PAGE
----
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Johnson County candidates vow to fight climate activism and liberal schools: ‘That’s not extreme'

A woman wearing a black jacket gestures while speaking at a podium draped with small American flags.
Carlos Moreno
/
KCUR 89.3
Michelle Dombrosky speaks at the Kansas First Rally in Kansas City, Kansas, on Friday evening. Dombrosky, who is running for re-election to the Kansas Board of Education, decried what she described as federal overreach in school policies.

A slate of conservative women seeking office pitched campaign messages to Johnson County voters Friday. Johnson County sheriff Calvin Hayden and Republican attorney general candidate Kris Kobach, who were expected to speak, did not appear.

Republican candidates hammered “traditional” conservatives and Democrats alike during a Friday evening gathering at Hope Family Fellowship Church in Kansas City, Kansas.

About 100 people scattered inside the church listened to six local candidates, all women, distinguish themselves from their democratic challengers and lay out concerns about transparency in government, individual liberty and overreach of the federal government.

The evening, called the “Kansas First Rally,” was billed as an event to “uplift, motivate and educate attendees and to promote Kansas First Candidates,” according to flyers. Johnson County Sheriff Calvin Hayden and Kris Kobach, the Republican nominee for Kansas attorney general, had been billed as speakers for the event but were not there.

It also featured Lenexa resident Thad Snider, who is one of six plaintiffs who have filed a federal lawsuit seeking to nullify the 2020 election and forbid the use of voting machines in the next election, as master of ceremonies.

Michelle Dombrosky, who is running for re-election to the Kansas Board of Education, decried what she described as federal overreach in school policies, saying schools should be locally funded and parents should have more control of their child’s education and how their child’s health data is protected.

“That's where a lot of our problems are happening is at the federal level, coming into our schools,” Dombrosky said.

A man in a red shirt reads at a podium while his image is projected on a screen behind him. In foreground are people sitting in church pews listening to him.
Carlos Moreno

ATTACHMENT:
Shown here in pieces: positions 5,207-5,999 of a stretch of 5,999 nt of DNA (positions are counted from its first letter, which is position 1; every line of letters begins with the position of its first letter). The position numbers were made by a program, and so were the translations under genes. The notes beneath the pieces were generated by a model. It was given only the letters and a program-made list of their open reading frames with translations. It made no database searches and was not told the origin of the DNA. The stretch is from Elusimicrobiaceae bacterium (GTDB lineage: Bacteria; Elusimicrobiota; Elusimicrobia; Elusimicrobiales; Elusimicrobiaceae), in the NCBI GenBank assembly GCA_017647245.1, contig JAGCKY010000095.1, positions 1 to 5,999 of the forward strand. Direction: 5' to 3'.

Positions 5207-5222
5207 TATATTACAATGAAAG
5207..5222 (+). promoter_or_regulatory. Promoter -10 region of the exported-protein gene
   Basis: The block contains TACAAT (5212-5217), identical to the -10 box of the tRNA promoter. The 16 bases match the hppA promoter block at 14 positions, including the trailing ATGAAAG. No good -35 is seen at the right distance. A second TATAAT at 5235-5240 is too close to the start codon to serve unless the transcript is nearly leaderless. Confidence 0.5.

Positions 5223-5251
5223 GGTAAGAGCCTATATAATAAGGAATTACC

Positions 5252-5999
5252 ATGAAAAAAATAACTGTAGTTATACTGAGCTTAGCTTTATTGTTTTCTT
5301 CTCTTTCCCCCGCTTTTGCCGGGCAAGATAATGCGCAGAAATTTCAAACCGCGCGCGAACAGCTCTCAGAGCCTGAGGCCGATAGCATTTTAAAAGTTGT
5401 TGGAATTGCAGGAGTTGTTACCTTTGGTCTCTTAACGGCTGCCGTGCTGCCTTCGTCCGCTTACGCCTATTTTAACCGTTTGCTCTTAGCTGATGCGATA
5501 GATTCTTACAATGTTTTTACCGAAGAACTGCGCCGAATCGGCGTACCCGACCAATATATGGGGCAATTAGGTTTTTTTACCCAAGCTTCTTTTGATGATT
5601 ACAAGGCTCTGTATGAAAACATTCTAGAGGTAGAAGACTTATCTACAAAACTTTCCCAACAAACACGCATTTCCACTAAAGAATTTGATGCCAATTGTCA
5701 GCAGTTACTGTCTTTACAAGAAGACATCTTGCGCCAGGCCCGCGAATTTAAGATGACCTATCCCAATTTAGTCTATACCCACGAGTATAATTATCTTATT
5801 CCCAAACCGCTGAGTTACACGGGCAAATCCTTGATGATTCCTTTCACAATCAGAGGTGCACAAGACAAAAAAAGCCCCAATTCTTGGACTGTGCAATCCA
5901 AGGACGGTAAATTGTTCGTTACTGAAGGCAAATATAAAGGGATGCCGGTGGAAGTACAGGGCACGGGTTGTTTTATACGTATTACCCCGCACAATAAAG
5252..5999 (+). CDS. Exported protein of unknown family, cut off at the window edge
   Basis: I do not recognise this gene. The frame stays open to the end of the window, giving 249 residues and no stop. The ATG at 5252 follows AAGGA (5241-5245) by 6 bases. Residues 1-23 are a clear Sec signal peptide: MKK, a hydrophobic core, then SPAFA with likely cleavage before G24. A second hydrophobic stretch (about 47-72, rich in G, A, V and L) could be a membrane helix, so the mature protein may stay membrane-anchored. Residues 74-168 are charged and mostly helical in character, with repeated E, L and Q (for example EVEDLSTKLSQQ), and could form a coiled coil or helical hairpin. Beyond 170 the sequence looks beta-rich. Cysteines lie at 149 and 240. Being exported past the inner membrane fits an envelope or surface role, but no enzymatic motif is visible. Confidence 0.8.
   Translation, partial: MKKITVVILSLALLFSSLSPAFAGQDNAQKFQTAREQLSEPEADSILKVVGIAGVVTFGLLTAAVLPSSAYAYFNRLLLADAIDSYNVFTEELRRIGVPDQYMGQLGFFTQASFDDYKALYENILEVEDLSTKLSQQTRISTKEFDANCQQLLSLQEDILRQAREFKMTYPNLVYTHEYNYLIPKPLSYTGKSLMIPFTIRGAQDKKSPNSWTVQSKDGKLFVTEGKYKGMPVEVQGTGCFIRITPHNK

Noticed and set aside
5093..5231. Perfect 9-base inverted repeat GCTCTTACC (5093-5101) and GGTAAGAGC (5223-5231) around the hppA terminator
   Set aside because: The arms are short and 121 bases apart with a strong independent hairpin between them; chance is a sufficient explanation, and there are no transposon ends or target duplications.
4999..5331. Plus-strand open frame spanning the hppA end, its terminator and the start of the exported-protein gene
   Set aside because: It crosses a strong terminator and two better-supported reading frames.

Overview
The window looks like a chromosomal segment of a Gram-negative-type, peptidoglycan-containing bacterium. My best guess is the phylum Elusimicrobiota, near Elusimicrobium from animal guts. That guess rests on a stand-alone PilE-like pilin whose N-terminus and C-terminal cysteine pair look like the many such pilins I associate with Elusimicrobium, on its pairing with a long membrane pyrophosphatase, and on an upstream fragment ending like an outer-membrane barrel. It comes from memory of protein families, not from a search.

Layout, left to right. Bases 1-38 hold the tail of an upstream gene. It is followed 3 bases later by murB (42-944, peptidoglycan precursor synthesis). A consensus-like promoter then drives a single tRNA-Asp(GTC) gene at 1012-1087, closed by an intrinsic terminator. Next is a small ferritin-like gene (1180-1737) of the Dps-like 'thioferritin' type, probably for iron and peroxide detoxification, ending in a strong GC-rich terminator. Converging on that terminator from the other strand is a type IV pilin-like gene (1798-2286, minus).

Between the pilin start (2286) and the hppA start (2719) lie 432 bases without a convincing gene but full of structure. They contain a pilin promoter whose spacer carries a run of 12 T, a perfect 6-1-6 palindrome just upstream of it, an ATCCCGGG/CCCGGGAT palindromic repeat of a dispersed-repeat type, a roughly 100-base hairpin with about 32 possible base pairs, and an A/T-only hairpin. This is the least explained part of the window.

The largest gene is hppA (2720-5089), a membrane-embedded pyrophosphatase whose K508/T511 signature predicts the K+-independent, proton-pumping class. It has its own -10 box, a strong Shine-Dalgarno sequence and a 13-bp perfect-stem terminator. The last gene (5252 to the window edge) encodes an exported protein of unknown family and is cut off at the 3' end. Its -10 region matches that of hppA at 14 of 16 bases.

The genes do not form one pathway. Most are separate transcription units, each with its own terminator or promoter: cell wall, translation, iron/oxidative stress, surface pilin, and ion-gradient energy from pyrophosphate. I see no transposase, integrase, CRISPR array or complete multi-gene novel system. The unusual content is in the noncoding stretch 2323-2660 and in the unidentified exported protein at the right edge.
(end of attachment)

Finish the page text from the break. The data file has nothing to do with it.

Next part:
/
KCUR 89.3
Thad Snider, who is one of six plaintiffs who have filed a federal lawsuit seeking to nullify the 2020 election and forbid the use of voting machines in the next election, served as master of ceremonies for the Kansas First Rally in Kansas City, Kansas, on Friday at Hope Family Fellowship Church.

She railed on the extensive use of technology in schools and Common Core, a federal educational initiative enacted in 2010 that details what K-12 students should know in certain subjects at the conclusion of each grade.

“I see the shiny books every year in the schools,” she said. “My son learns better by retaining writing with pen, paper, and pencil using textbooks, not technology, because a lot of technology you're processing only parts of your brain.”

Dombrosky also expressed her fears of school officials and government violating student privacy for students needing mental or physical health care. Federal student privacy laws generally forbid schools from disclosing personally identifiable information about a student’s educational record, which includes health data.

“Our schools are not medical facilities,” she said. “I think it needs to be referred out and it needs to go to a professional and that needs to be private between you and your doctor in a protective facility.”

Stephanie Berland, a candidate for Johnson County Commission District 5, said she came to show her support for Hayden, whose office has been investigating election fraud without providing specifics or evidence.

“Johnson County has problems,” she said. “They don't want to admit that they have problems, but they do.”

Berland called out Democratic candidates Mike Kelly and Janeé Hanzlick for their climate activism.

“Him and Janeé Hanzlick are part of a not-for-profit, Climate Action KC — and it's in motion. It's in motion, the leases, solar farms,” she said. “We have got to get people on November 8th to turn it around. It's time to make a change.”

Lynn Mowrey from Louisburg, Kansas, said she was excited by the passion of the candidates but also said hearing the women’s perspectives made her feel less alone.

“I guess feelings of anger and disappointment that we all had during COVID,” she said. “We all felt isolated. That our voices weren’t being heard. It just resonated.”

Mowrey said she has been politically active for many years. She was excited to see a slate of conservative women candidates. She said it was good to hear from candidates who are not moderate Republicans or “RINOS,” a shorthand some conservatives use for Republicans-in-name-only.

“There’s not much difference between them and Democrats,” she said. “We’re labeled as extremists — individual rights, less government more liberty. That’s not extreme. That’s normal.”

Corrected: September 26, 2022 at 9:26 AM CDT
A previous version of this story incorrectly spelled Michelle Dombrosky's name. It has since been corrected.
As KCUR’s general assignment reporter and visual journalist, I bring our audience inside the daily stories that matter most to the people of the Kansas City metro, showing how and why events affect residents. Through my photography, I seek to ensure our diverse community sees itself represented in our coverage. Email me at carlos@kcur.org.
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